• If possible, the evaluator should identify matched pairs of intervention and control schools for comparison purposes
  • Because this project involves working in public schools with vulnerable populations, the full evaluation plan will be submitted to an Institutional Review Board for review

Applicant Selection

  • Proposals will be judged on the relevance of the principals’ qualifications and experience, quality of the proposed approach, ability to commit to the timeline, and cost efficiency.
  • Proposals will be reviewed by staff from the Los Angeles County Arts Commission.

TO APPLY

Please submit all the following items:

  • Up to three page description of how you would approach this evaluation
  • Summary of qualifications, up to five pages, including a bibliography of any work published
  • Three work samples

DEADLINE FOR APPLICATIONS

Application materials must be submitted Tuesday, May 21, 2019 by 5:00 p.m., PDT. Any application materials received after the date and time specified above may be rejected and considered non-responsive.

Please submit materials to:

Email: Matt Agustin, Research Associate, mailto:magustin@arts.lacounty.gov OR

Mail: Los Angeles County Arts Commission
Attn: Matt Agustin, Research Associate
1055 Wilshire Blvd., Suite 800
Los Angeles, CA 90017

Questions? Email Matt Agustin, mailto:magustin@arts.lacounty.gov

ADDITIONAL INFORMATION

  • Late applications may not be considered.
  • The Arts Commission reserves the right to accept or reject any and all responses received, or hire a vendor through another process.
  • This request for qualifications does not constitute an offer to contract or a promise for remuneration, recognition, or any other thing. Submission of any materials in response to this request for proposals will not constitute an express or implied contract. The information contained and/or any program or event described herein may be changed, amended, modified, canceled, revoked or abandoned without notice at any time and for any reason in the sole discretion of the Arts Commission or the County of Los Angeles.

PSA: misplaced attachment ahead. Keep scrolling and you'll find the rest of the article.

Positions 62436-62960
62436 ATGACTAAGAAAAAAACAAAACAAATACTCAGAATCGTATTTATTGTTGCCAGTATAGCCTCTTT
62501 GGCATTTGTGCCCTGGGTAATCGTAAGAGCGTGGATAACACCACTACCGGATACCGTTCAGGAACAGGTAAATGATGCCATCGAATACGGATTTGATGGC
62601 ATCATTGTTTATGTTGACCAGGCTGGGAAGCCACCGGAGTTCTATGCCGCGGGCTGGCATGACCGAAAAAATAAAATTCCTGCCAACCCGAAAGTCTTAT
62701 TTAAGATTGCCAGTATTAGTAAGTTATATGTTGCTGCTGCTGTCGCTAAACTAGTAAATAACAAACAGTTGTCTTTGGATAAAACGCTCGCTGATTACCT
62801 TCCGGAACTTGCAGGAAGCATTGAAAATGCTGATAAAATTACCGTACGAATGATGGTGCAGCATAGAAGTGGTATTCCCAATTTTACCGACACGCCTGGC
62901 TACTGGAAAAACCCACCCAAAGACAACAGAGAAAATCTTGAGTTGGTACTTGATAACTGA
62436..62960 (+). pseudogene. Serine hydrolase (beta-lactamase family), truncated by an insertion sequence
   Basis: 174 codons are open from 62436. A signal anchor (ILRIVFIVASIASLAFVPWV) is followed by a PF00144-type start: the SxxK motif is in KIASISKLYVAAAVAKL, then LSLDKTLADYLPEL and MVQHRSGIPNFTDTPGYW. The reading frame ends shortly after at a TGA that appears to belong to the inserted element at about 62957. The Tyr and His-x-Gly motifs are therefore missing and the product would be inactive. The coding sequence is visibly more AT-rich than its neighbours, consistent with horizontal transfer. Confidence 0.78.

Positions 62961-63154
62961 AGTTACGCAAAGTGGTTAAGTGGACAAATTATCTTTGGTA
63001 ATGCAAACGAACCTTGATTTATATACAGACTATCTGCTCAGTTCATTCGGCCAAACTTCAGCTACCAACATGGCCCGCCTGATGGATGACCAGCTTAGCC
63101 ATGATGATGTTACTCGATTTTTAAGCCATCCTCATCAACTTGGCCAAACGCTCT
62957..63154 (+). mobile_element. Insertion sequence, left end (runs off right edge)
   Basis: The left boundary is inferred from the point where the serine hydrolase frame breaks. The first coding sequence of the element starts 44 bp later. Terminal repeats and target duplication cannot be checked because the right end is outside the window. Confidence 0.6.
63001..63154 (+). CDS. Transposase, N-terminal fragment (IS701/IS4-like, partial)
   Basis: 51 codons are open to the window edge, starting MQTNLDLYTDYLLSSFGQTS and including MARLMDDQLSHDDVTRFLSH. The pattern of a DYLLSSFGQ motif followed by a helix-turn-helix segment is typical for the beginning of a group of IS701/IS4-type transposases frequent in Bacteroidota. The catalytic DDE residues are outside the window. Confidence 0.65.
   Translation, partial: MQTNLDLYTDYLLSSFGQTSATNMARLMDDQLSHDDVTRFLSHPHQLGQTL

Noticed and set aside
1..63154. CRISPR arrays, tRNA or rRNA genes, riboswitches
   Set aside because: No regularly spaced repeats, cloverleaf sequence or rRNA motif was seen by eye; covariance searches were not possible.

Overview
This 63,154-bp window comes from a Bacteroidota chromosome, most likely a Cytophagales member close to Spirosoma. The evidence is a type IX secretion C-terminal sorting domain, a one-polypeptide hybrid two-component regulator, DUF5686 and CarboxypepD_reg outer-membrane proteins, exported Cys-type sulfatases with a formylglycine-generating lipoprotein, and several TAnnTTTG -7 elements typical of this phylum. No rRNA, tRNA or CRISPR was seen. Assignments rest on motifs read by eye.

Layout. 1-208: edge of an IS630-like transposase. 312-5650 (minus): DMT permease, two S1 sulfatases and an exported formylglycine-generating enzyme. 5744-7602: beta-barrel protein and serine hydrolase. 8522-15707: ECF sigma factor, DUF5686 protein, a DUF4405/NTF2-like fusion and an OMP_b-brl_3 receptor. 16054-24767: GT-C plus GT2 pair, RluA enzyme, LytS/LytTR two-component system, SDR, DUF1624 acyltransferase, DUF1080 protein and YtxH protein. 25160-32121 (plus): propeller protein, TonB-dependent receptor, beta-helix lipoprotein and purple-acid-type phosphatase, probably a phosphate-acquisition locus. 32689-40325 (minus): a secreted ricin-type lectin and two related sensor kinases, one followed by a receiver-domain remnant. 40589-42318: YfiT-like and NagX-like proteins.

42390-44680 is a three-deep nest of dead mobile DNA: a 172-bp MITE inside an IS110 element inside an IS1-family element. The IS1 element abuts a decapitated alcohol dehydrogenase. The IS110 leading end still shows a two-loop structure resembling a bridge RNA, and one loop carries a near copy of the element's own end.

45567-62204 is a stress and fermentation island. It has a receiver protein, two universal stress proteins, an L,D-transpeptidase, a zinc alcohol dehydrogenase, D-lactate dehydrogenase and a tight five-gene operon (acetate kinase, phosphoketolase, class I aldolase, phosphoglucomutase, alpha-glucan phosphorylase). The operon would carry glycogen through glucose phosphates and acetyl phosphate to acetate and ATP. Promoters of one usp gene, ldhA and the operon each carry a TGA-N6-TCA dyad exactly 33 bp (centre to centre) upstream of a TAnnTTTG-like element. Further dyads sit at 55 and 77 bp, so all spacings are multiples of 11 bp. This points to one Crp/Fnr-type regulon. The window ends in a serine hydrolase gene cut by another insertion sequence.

• When a consultant is selected, the consultant will be required to enter into a contract with the County of Los Angeles.   

Frequently Asked Questions

How will control groups be determined?
The Arts Commission is open to suggestions regarding the final design of the control groups.

Is the program designed and implemented?
This program is currently in the planning phase with implementation taking place in the fall.

Will this work inform the design, implementation and evaluation/continuous improvement?
Yes, the work of this evaluation is meant to inform future school-based healing-informed arts education in public schools.

Do you already have tools to measure this kind of data?
The evaluator may coordinate with Department of Mental Health and the Arts for Incarcerated Youth Network to explore the types of tools that been used in other projects.

Has this program already been implemented in schools or is this a new pilot intervention? It’s noted your interest in matched pairs of intervention and control schools - how critical do you see that piece given the time-frame and formative nature of the work?

This is a new program that we are field testing, though it builds on our work with providing arts instruction in juvenile justice facilities. Considering structure of the intervention and time available, we believe matched pairs to be the best way to create a control group, though we are open to other suggestions. That said, creation of a control group is not a requirement for this evaluation.

In what ways do you envision the evaluation team engaging with the various stakeholders (DMH, ECC, AIYN)?

The Arts Commission meets regularly with these stakeholders and will continue to be the main point of contact with them on this project. We expect the evaluation team to work with evaluators from our partner agencies in design and implementation.

How many schools are or will be participating in the program? Are all the schools located in one school district or multiple?

This project will be delivered in four to five school districts, one per Supervisorial District. Each school district will select one to two schools to receive services. A total of 5 schools will participate. Each school site will include approximately 20 adults and 100 youth. There will be one arts provider contracted to manage arts engagement across the participating schools.

Are you looking for peer-reviewed publications or reports and publications prepared for a broader audience?

We are looking for published work that demonstrates the knowledge and skills required to successfully design and implement an evaluation of programs involving vulnerable youth populations and/or mental health and related issues, whether peer-reviewed academic work or intended for a wider audience. This includes but is not limited to, demonstrated understanding of concerns about protection of human subjects and the data that would be collected as part of this evaluation.

Are the schools selected utilizing a whole-school model?

This intervention is directed at specific instructors and other adults (e.g., social workers, parole officers) serving a subset of students within a school.